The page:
Health alert

Treatments for early stage breast cancer may be ineffective

Therese Taylor, who had a mastectomy after a diagnosis of ductal carcinoma in situ, which she now believes was unnecessary. Michelle Siu/The New York Times

New research published on Thursday casts doubt on some of the often extreme treatments women undergo after being diagnosed with early stage, or Stage 0 as it’s often described, breast cancer. The research, based on 20 years of data that followed 100,000 women, suggests that many women may be subjecting themselves to unnecessary mastectomies or lumpectomies. Often times, women have a healthy breast — or both breasts — removed as a preventative measure, though it appears that theses measures had almost no bearing on the outcomes of the women studied in the research. The particular type of cancer researchers studied is D.C.I.S, or ductal carcinoma in situ. Several of the nation’s top oncologists, though, said the new data was not a reason to change treatment approaches yet.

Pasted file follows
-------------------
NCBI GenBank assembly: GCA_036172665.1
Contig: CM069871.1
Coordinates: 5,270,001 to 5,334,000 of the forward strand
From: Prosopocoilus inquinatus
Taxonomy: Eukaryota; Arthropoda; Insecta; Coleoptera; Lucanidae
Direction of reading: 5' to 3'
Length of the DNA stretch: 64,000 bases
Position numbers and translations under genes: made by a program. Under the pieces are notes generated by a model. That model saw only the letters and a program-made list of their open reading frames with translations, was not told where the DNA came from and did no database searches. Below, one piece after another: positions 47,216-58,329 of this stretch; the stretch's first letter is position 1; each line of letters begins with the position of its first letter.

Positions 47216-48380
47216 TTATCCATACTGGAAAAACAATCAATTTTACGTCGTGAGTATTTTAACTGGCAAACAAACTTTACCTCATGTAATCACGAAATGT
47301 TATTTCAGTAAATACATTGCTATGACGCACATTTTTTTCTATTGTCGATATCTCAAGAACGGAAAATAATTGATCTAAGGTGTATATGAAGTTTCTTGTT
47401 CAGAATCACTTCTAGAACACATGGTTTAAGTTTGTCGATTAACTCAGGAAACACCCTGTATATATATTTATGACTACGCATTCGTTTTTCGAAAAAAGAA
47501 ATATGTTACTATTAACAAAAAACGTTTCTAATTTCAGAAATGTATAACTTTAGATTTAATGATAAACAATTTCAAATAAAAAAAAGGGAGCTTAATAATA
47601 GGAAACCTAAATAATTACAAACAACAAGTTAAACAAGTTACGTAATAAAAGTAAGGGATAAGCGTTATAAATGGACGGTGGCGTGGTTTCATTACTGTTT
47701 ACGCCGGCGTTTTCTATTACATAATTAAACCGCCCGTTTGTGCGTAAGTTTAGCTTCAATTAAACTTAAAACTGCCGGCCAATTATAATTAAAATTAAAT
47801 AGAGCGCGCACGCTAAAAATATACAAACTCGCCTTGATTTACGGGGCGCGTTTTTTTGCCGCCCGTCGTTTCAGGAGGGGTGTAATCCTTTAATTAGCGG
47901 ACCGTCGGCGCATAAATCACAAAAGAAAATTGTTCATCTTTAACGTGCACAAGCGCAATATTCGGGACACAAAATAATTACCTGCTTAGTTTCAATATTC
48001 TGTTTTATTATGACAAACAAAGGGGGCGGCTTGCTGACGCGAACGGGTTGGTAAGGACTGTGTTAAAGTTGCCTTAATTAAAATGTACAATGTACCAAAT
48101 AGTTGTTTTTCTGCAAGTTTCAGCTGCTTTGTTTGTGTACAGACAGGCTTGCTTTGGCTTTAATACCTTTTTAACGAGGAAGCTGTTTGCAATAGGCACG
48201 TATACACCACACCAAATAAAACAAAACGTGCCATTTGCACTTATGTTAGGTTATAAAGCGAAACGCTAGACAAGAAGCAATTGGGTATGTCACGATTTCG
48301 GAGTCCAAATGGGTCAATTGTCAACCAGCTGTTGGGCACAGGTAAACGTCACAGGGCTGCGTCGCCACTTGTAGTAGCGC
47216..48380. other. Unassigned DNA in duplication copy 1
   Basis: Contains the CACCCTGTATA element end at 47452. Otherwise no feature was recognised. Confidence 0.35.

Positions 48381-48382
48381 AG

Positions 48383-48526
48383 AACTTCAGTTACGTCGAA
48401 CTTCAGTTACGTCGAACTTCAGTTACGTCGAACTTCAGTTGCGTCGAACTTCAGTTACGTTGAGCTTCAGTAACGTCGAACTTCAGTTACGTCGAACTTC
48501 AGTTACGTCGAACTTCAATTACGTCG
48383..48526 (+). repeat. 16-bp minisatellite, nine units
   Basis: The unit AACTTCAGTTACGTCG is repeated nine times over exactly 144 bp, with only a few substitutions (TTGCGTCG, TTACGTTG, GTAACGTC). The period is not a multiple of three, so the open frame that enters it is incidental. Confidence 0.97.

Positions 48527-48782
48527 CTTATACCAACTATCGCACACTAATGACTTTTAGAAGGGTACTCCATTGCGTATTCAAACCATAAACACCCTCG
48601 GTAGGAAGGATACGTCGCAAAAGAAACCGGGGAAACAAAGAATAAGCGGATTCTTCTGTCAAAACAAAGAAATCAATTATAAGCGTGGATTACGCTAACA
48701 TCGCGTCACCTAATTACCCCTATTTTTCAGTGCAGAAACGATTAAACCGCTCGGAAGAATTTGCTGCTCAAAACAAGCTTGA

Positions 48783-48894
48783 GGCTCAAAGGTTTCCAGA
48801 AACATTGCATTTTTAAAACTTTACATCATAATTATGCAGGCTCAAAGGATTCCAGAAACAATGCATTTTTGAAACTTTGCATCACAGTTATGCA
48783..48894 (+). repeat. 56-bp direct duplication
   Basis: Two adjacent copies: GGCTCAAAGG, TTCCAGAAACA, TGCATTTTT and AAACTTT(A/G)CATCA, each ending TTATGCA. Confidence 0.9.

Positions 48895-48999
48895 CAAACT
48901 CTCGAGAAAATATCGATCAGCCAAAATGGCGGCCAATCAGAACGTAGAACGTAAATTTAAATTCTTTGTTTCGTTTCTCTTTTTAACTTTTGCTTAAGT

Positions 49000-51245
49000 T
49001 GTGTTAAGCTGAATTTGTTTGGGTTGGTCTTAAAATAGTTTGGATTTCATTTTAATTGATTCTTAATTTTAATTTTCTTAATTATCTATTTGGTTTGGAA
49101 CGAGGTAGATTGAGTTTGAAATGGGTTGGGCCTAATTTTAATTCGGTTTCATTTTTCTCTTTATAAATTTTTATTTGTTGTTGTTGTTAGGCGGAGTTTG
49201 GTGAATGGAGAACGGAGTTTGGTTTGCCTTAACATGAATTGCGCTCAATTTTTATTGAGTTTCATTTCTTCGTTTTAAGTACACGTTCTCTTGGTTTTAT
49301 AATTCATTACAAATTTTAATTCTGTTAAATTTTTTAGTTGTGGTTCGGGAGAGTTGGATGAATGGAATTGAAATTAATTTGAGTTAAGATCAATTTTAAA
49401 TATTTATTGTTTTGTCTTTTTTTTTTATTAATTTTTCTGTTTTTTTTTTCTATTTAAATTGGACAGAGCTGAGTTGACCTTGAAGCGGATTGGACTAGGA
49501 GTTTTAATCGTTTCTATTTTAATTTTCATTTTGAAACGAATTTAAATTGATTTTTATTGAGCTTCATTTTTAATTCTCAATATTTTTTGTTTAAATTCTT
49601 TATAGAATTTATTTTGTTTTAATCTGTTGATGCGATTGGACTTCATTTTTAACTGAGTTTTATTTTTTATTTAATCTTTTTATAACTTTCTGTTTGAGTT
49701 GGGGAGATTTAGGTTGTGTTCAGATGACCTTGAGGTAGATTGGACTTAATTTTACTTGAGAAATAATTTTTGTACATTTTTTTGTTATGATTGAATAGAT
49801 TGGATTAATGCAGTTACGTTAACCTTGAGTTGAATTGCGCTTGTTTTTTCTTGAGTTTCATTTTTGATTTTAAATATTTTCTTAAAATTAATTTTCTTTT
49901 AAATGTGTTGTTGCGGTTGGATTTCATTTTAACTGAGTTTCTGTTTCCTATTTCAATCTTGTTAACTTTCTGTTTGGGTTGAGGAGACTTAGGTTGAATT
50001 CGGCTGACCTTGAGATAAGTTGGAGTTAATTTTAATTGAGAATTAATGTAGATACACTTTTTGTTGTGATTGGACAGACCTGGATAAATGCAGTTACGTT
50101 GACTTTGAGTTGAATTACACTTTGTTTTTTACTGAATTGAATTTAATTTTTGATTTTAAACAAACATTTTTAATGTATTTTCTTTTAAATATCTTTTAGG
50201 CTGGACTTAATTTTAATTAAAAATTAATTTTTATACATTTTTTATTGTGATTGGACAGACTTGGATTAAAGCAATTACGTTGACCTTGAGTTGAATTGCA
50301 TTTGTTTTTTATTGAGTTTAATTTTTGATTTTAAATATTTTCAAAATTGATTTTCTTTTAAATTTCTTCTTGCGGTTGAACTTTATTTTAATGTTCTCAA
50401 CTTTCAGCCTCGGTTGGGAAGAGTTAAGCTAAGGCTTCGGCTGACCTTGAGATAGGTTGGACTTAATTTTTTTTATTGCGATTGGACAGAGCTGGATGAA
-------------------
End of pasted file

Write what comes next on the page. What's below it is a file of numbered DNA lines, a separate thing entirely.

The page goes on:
Read the full story at The New York Times.

Leave a Reply

Your email address will not be published. Required fields are marked *